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ARRA GEl\IF, TS. - Thl: student recei\'ing his appointment is at the same time advised by the Wool Instructor as to the date shearing stans on the particula.r shed he is appointed for, the date he is to leave Adelaide, the I time of departure of train and the destination or railway station where he is to leave the train. Owners of stations or their managers make all trap or coach arrangements for conveying the student from the railway to the :;heep station free ,)f cost. The student takes a second-class return railway (are to his destination, and at settling time the station owner refunds the single fare from Adelaide. He should take with him a couple of bush blankets and a rug, and he is boarded at the station in separate quarters from shearers or other shed hands. 'fUI'fION.-路ln order tha.t students may ~o through the whole of the wool work in a shearing shed they are started on a salt-hush country station, wool-ro1lin~, piece-picking, and belly and lock-pil'king, under the control of a scnior student who is known and recognised as " The Cla.'sser," and \~ho classes the Fleece wool. Students take their ordl:rs from the "Classer" and the " Foreman," and they lllUSt ohey these men. -aturall\' the studeRt is gaining knm ledge the whole of th~ time he is occupied in the wool room. 'l'h Wool Instructor "isits the shed at various periods of the shearing- and instrul'ts in the work, but dllrin~ hi ahsl:n('l' the " Classer I" who is a .compet nt man, directs and instructs the student in all matters, and th 1路 t t must look to him for advice. WAGE~.-It mUKt be remelnbered that "1 student are a second.lr路 can ld ~ tion nel t I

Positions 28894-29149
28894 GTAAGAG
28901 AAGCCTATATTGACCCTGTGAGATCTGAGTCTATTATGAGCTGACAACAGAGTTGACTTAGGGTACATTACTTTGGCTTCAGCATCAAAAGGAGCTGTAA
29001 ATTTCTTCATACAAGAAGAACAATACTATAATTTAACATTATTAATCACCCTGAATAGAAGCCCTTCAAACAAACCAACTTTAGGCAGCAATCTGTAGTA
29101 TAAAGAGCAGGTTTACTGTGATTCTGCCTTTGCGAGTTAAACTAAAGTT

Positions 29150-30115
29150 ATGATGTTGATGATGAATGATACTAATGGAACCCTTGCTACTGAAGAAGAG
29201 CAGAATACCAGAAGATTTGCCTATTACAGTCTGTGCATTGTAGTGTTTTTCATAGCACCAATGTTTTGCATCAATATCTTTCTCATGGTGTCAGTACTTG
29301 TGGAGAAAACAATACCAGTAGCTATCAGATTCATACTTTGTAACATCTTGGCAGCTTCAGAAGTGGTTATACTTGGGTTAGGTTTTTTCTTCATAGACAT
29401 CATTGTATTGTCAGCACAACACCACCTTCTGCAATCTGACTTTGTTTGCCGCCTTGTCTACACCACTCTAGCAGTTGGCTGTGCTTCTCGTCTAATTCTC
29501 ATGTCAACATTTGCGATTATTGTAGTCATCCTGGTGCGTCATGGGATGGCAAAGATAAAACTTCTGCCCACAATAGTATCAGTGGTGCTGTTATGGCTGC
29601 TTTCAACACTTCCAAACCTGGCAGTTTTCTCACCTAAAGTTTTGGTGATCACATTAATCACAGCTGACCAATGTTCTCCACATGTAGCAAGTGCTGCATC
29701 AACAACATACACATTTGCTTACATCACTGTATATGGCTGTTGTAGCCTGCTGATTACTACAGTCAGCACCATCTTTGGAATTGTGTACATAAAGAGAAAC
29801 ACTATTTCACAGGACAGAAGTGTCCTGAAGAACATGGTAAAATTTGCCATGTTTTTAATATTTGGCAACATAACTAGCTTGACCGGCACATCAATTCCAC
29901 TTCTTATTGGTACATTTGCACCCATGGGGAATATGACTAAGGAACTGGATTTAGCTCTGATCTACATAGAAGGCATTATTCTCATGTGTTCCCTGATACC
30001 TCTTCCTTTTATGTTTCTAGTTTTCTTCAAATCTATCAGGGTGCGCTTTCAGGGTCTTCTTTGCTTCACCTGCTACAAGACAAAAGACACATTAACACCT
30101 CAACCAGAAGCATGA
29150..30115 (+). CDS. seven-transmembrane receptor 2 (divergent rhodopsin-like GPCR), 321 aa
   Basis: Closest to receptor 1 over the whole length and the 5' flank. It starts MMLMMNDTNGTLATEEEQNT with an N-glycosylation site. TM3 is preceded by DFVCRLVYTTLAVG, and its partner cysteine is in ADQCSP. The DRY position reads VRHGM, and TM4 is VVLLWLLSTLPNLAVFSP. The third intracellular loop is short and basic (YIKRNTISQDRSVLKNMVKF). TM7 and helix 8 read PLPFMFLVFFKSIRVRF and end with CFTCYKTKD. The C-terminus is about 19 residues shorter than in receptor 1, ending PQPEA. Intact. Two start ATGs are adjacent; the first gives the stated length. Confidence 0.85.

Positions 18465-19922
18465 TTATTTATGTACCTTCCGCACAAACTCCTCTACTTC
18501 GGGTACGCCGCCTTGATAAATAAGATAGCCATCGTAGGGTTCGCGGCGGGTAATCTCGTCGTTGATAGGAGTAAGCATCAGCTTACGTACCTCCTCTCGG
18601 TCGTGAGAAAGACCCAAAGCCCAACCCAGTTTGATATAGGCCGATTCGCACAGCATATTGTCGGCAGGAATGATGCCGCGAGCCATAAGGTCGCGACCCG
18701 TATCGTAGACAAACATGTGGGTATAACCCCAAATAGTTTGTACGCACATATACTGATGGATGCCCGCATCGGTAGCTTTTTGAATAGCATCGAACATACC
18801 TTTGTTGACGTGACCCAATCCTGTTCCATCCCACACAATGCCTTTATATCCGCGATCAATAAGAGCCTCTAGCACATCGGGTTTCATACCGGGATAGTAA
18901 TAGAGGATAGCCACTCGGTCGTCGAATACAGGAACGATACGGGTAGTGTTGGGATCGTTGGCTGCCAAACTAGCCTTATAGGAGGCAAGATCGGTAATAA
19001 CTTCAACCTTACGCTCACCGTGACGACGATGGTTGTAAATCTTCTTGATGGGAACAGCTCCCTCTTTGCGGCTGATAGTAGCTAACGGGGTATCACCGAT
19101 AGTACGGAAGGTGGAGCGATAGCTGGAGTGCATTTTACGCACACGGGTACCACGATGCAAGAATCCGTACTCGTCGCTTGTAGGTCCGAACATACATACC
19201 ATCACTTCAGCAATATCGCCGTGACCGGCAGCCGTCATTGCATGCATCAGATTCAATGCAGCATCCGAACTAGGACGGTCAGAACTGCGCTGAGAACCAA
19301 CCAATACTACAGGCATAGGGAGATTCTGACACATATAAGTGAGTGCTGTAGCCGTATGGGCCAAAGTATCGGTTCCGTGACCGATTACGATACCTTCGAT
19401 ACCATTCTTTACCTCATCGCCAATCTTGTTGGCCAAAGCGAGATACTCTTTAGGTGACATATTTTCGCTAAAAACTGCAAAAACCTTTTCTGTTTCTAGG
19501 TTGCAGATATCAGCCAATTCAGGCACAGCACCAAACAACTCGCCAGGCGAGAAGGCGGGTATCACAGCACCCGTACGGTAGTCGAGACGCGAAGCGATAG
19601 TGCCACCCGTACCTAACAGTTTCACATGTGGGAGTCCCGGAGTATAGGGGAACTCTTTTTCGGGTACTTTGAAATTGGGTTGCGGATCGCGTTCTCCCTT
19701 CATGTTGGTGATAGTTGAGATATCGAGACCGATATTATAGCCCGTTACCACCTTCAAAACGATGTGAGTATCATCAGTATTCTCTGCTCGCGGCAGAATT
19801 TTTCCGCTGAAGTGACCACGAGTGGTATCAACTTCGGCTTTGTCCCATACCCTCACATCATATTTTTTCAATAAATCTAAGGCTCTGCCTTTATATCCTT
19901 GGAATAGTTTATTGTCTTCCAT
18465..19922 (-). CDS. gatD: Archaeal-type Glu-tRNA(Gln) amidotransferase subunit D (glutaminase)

II>